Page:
Leader of the Change (Gorran) Movement, Nawshirwan Mustafa, returned back to Iraq’s Kurdistan Region on Saturday from a medical trip in London. Mustafa arrived early this morning into Sulaimani International Airport. His office had not previously provided a definitive time frame for Mustafa’s return to the Kurdistan Region, however the possibility of a May 9 return had been circulated according to a member of the Kurdistan Parliament from Gorran, Munira Othman, NRT reported. Mustafa went to Germany for medical treatment in September 2015. After his stay in Germany, he went to the U.K. for a “medical follow-up”. He returned to Kurdistan for a short time in April 2016. Shorsh Haji, spokesperson of Gorran told Rudaw that he was unaware of what prompted Mustafa’s return. Since then the Gorran head has been largely absent amid a political crisis that has threatened at times to destabilize the region. Gorran has 24 seats in now-closed Iraqi Kurdistan Parliament, the second most after the ruling Kurdistan Democratic Party (KDP).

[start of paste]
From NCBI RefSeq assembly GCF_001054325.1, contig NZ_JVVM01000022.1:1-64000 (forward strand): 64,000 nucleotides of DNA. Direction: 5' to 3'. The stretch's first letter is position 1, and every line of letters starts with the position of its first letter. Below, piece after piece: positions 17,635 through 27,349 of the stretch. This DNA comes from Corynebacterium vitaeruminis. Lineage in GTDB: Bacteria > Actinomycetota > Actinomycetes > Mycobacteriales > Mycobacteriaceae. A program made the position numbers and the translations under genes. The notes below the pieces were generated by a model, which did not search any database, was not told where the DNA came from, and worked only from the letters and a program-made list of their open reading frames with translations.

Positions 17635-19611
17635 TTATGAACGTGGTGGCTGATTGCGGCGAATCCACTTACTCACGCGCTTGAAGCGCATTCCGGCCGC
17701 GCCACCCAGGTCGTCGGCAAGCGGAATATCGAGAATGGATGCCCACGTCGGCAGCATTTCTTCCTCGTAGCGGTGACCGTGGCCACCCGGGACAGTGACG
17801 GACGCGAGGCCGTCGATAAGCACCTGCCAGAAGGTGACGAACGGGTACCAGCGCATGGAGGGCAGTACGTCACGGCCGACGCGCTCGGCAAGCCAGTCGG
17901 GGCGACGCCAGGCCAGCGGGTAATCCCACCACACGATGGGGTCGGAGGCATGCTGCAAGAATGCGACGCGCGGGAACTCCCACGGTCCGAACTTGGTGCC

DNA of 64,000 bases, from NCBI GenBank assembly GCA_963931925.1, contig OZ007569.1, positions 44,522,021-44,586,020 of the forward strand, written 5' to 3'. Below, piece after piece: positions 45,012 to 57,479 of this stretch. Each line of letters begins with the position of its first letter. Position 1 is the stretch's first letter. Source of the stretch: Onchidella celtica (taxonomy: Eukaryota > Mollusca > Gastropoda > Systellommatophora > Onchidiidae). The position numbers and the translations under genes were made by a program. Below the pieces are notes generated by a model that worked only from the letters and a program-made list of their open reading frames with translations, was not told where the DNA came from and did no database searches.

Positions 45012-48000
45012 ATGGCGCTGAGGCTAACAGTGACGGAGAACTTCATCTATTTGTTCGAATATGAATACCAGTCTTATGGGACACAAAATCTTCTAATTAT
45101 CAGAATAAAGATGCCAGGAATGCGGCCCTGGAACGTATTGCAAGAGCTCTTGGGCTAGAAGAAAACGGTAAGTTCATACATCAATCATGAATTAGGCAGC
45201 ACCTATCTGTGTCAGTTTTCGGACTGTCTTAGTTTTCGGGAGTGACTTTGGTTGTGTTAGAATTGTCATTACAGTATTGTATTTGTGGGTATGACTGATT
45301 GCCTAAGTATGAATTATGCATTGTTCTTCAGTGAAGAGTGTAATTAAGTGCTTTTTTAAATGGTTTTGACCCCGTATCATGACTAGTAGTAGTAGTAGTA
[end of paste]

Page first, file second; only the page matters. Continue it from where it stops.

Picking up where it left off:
Recent frictions between the two parties have only deepened over the past weeks as Gorran’s acting Governor in Sulaimani Sardar Qadir resigned from office in protest against what he called lack of cooperation, and PUK’s increasing partnership with the dominant Kurdistan Democratic Party (KDP) to reopen the region’s parliament which has been closed since October 2015. The parliament was shut down after the KDP removed its Gorran Speaker Yousif Muhammad in retaliation for deadly riots that hit KDP offices in Sulaimani province nearly 2 years ago. The KDP has accused Gorran of masterminding the protests that killed several KDP members and wounded dozens more. The KDP has since opposed the return of the former speaker and asked the parties to reopen the parliament by electing a new speaker, something Gorran has insistently opposed. “If the parliament is reopened while the (current) speaker is removed, it will be against the agreement”, between the PUK and Gorran, said Mahwi Muhammad, head of Gorran office in Sulaimani referring to ongoing negotiations between the PUK and KDP to reopen the assembly. “We expect the PUK to officially announce the end of the agreement. It is true half of the PUK have opposed the deal but we still expect the other half to implement the agreement”, he added. The polemical PUK-Gorran pact sent shockwaves in Kurdistan Region when it was announced in May last year whose implementation could have upset the political order in the country dominated by the powerful KDP and its strategic alliance with the PUK. The deal would most notably allow PUK and Gorran to enter general elections on a joint ballot and consequently increase their chances to form the next Kurdish cabinet, which if implemented, would have diminished KDP’s dominance over government bodies since the 1990s. Gorran members have accused PUK of not “honouring” the deal not only in the parliament controversy, but also in Sulaimani province where both parties have the bulk of their power bases. According to Gorran of nearly 840 provincial posts in Sulaimani and Halabja, the party holds only 33 offices.